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PathoCERT

Pathogen Contamination Emergency Response Technologies

In an emergency situation, first responders, law enforcement, and emergency medical services are the first to arrive on the scene. Guaranteeing that these individuals can operate safely in their mission to protect communities is an ongoing, and often challenging, task for many countries. Disruptive events such as earthquakes, floods, human-induced accidents or malicious attacks have the potential to contaminate water supplies with waterborne pathogens. The detection and identification of these pathogens can be challenging and requires specialised technologies and skills. Untreated or poorly handled, they can easily spread throughout cities’ water pipe systems causing illness, disease and, in worst scenarios, even casualties. To prepare for, mitigate and better control such occurrences, tailored technologies and emergency action plans are paramount.

The goal of the project Pathogen Contamination Emergency Response Technologies (PathoCERT) is to increase the ability of first responders to rapidly detect waterborne pathogens and ensure collaboration and coordination between the different actors during an emergency event. To achieve this, PathoCERT brings together universities, research organisations, small and medium-sized enterprises (SMEs), large enterprises, first responders, and water utility operators to collaborate and operate in five European cities: Granada (Spain), Amsterdam (The Netherlands), Limassol (Cyprus), Thessaloniki (Greece), Sofia, (Bulgaria), and Seoul (South Korea).

In each of the pilot cities, the PathoCERT project partners will employ an array of methods ranging from research and co-creation through to awareness raising and knowledge sharing tools and methodologies to guide the development of various novel and cost-effective technologies to be best integrated into existing emergency plans, and procedures as well as contributing to a revision of the latter if necessary. A project objective is to generate a blueprint for other non-participating countries to take up.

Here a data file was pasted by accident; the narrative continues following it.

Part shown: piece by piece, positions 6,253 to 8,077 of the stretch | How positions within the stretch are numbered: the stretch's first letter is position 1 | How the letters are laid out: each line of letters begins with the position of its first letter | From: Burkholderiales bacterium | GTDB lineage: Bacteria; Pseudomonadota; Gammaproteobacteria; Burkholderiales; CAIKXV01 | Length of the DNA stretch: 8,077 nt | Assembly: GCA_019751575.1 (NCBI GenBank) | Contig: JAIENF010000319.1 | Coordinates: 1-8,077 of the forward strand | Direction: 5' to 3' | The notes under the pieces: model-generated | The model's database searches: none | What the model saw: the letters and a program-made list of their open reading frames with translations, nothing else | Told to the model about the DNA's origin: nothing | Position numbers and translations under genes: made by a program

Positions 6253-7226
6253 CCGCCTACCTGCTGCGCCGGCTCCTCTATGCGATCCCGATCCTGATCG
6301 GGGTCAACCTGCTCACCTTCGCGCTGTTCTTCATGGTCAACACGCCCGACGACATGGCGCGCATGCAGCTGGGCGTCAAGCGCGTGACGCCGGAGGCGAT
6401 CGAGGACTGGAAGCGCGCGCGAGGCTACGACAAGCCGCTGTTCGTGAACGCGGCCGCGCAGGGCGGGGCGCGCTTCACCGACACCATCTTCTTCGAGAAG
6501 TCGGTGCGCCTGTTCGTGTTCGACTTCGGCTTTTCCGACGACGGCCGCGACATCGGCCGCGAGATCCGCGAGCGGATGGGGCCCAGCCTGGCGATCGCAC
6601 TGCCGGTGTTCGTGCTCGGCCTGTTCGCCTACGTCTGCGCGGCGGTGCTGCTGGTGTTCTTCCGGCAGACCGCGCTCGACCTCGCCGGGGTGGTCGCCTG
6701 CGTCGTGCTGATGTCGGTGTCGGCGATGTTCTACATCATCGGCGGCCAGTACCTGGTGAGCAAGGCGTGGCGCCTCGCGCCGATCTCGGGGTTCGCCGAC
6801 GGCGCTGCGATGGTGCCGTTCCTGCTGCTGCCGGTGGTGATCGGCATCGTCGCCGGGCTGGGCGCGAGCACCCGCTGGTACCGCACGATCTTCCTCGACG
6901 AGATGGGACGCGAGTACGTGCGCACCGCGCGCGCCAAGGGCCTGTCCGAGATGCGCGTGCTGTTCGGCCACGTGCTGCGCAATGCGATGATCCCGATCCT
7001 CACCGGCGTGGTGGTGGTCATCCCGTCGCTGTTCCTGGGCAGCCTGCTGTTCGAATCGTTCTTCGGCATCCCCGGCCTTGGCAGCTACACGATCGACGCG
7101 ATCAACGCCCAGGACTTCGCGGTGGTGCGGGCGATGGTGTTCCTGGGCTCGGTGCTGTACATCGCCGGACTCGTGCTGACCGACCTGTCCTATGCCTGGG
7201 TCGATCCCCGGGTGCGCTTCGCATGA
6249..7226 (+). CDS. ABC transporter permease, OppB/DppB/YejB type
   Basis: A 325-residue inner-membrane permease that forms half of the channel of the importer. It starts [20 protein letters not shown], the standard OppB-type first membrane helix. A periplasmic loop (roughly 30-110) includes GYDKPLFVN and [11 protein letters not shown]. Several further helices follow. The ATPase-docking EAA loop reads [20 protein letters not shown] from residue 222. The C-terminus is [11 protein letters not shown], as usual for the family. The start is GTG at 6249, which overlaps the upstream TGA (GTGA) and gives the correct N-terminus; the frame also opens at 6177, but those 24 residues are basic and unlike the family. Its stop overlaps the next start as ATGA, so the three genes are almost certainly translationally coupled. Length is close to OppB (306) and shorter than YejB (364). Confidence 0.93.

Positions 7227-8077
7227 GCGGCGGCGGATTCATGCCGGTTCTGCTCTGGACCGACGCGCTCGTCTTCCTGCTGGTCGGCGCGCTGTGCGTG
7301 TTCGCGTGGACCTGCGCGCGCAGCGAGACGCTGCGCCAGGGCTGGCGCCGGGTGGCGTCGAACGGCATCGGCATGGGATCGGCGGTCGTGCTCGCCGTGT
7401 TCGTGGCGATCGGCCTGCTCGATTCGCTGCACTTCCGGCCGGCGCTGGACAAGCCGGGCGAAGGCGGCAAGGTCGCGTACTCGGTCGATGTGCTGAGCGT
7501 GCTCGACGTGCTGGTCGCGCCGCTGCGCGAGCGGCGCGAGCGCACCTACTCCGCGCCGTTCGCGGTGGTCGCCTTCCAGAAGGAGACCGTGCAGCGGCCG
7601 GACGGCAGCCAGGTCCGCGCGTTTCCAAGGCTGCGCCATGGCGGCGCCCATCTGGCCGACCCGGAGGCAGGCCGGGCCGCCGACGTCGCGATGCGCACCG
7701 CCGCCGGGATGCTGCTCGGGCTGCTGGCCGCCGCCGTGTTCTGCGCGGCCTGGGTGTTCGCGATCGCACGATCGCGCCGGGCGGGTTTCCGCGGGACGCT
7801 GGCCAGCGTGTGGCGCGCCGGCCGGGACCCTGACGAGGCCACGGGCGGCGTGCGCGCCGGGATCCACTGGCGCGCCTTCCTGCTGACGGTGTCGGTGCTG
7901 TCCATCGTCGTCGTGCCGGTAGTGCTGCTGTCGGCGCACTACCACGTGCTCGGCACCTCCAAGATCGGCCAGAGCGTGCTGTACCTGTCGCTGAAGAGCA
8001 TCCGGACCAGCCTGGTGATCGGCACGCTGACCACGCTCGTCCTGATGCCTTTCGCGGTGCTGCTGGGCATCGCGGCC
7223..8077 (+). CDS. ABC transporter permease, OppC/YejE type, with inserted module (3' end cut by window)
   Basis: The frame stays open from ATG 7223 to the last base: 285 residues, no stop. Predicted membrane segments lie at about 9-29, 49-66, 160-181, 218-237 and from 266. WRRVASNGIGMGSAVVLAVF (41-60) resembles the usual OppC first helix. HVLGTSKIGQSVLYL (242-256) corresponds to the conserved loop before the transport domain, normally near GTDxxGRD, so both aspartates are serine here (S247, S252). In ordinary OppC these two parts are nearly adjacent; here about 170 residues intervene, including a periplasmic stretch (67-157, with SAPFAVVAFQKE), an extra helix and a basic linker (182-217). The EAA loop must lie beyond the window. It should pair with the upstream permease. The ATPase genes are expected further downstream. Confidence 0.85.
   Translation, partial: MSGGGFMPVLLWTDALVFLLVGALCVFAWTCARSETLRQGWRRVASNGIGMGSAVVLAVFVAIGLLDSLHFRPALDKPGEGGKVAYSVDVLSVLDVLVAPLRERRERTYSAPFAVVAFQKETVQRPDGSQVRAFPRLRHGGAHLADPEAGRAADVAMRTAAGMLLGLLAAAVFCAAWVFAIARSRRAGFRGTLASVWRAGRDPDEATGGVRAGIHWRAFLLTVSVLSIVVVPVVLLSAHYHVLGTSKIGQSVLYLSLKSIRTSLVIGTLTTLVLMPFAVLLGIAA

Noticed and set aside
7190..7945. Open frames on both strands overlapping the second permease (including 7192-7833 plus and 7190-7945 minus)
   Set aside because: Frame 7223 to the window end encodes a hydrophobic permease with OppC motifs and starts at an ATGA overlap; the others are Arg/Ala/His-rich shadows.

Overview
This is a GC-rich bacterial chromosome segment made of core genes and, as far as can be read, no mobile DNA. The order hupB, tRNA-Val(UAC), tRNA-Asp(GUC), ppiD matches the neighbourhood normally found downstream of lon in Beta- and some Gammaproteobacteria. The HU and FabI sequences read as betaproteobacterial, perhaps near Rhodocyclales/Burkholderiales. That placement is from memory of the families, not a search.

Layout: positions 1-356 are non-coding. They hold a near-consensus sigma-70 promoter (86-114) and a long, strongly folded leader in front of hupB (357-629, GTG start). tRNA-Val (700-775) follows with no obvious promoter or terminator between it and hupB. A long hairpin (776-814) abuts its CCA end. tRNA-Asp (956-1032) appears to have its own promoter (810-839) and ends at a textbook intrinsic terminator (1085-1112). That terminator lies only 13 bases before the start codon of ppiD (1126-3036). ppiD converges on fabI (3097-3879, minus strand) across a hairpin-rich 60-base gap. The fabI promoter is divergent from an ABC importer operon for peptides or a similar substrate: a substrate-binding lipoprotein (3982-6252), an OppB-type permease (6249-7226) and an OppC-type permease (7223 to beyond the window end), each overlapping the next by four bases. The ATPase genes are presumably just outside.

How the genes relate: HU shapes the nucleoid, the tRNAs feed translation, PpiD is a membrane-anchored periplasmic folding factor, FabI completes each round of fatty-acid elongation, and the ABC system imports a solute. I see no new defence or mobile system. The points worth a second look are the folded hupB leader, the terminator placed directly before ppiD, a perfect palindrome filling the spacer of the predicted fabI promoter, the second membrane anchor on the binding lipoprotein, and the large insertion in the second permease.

The CSCP leads the multi-stakeholder engagement and manages the organizational chain to guide and implement co-creation processes supporting the development of PathoCERT technologies. Multi-stakeholder engagement activities build upon a step-by-step approach exemplified in three main phases:

  1. Identification and mapping of key local, regional and national stakeholders including their relationships and operational procedures
  2. Engagement of stakeholders via the establishment of six Communities of Practice (CoP): five in Europe and one in South Korea
  3. Further outreach and replication of successful PathoCERT practices via the setting up of a Pan-European CoP

The Communities of Practices will enable a co-creative and experiential learning environment, with a comparative connotation, where relevant stakeholders would come together, share information and knowledge, co-create, test and validate pathways, methods and novel technological solutions and processes. The CSCP will facilitate such dialogues and subsequently ensure that the recommendations of key stakeholders are integrated throughout the PathoCERT activities.

The CSCP will also evaluate and assess PathoCERT’s impacts on the operational capacities of first responders before and after the implementation and adoption of the project technologies and procedures. The same will be carried out with regard to the impact on local communities in order to enable the development of strategies that strengthen citizens’ resilience capacities in the aftermath of an emergency event.

The PathoCERT project is funded under the European Union’s research program Horizon 2020 and will be running over a period of 3 years (2020 – 2023). The project relies on the extensive knowledge and expertise of a consortium of 23 partners from Europe and South Korea.